In today's climate, authors need to not only know about their craft, they need to know how to market themselves. Even if you are going to be traditionally published, the majority of the work still falls on the author for promoting themselves and even more so if they go the indie route. Or being prepared for the hybrid option because even if you get a deal, your first book might not sell well and you will need to start at square one with marketing everything on your own.
I want options and am open to what the different literary landscapes might offer. In addition, to learning the different software for blogging and email marketing, I have also gotten more comfortable with SEO or search engine optimization. That has been a learning curve, but I have to say that I enjoy the challenge of it. It is empowering to know that if I am willing to put in the energy I could really build my own audience all on my own. Thank you internet!
Blogging for Learning
Even though I am not super happy with the progress of my debut novel in the last year, I have definitely learned a lot about writing. I use my blog to chronicle my writing process, which is very helpful for me to write out and give time to deconstruct, research craft elements and read other writing craft blogs for my weaknesses - filter words and sentence variety, and jump at the chance to try out new writing opportunities that I might be more inclined to say no to (or let imposter syndrome scare me off from). For example, IG Live for Writers, when I prepared for reading a flash fiction story out loud on Lou Britt's Just a Spell, IG Live show.
Reward of Publishing Something Each Week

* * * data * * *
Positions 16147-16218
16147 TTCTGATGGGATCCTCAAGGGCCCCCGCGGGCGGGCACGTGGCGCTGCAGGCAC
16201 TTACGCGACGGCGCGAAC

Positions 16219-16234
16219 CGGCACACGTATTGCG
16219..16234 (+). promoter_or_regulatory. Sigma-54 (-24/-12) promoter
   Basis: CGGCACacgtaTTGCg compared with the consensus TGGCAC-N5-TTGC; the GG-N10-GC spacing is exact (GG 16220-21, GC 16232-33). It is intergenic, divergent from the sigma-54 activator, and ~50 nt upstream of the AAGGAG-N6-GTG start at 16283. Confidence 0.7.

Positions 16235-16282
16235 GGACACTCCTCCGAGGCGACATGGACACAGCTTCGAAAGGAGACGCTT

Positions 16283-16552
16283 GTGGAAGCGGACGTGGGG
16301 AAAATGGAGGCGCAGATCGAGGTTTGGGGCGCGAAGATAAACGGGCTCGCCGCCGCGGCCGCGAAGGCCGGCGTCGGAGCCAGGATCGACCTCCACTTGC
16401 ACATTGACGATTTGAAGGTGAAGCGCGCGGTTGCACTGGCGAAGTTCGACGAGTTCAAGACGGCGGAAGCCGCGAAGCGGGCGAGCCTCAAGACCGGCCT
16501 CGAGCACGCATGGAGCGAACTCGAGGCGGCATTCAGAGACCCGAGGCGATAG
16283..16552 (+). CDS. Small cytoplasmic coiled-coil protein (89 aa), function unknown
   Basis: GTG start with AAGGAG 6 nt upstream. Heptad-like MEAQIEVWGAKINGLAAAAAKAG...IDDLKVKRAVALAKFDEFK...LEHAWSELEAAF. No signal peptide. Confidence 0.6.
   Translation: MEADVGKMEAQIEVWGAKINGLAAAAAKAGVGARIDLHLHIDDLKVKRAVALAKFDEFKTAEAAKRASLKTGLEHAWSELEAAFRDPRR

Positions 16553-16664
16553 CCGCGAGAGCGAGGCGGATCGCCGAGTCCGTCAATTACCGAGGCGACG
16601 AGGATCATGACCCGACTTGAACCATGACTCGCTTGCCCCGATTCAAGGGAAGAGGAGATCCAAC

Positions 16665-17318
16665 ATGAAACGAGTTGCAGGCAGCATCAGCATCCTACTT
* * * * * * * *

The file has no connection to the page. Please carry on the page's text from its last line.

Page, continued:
Novel writing is such a marathon and takes years. It is hard to find the little successes to keep going. After I post each week I feel a natural high of putting my writing out into the world and am moving that much closer to my future prosperous author business.
Writing flash fiction stories each month is also a fun distraction from my novel revisions. Short, sweet, and most importantly... finished.
Don't Let Blogging be a Form of Writerly Procrastination
Yes, I was learning how to do SEO and use WordPress so I took a lot of time for blogs in the beginning. However, after about six months, I just didn't set clear boundaries with myself and let blogging take up more time than it is worth. Now, I am monitoring my time and pushing myself to get back to my novel writing. If I am honest with myself I wasn't sure of my process for line-editing so I kept working on my blogs and told myself, hey I am still writing. Not okay. I am an author that blogs, not a blogger that writes fiction on the side.
Collect Blog Post Topics Everywhere
Going into my second year of fiction writer blogging, I might have a harder time finding blog post topics. It hasn't happened yet, but I don't want to repeat myself. I found this great article from Mixtus Media 100 NEW Blog Topics for Fiction Writers if I am searching for ideas. When I get a list of problems from my critique partners or beta readers I turn the research into a blog post. When I think about doing a writing contest or going to a writing conference, I turn it into a blog post. For this next year, I hope to blog more about my reading journey and lifestyle to push myself to read more.
In general, my blog motivates me to be a writer and make writing a priority in my life.
Do you have an author blog, fiction writer blog, or creative writing blog? Why or why not? Please leave a comment below.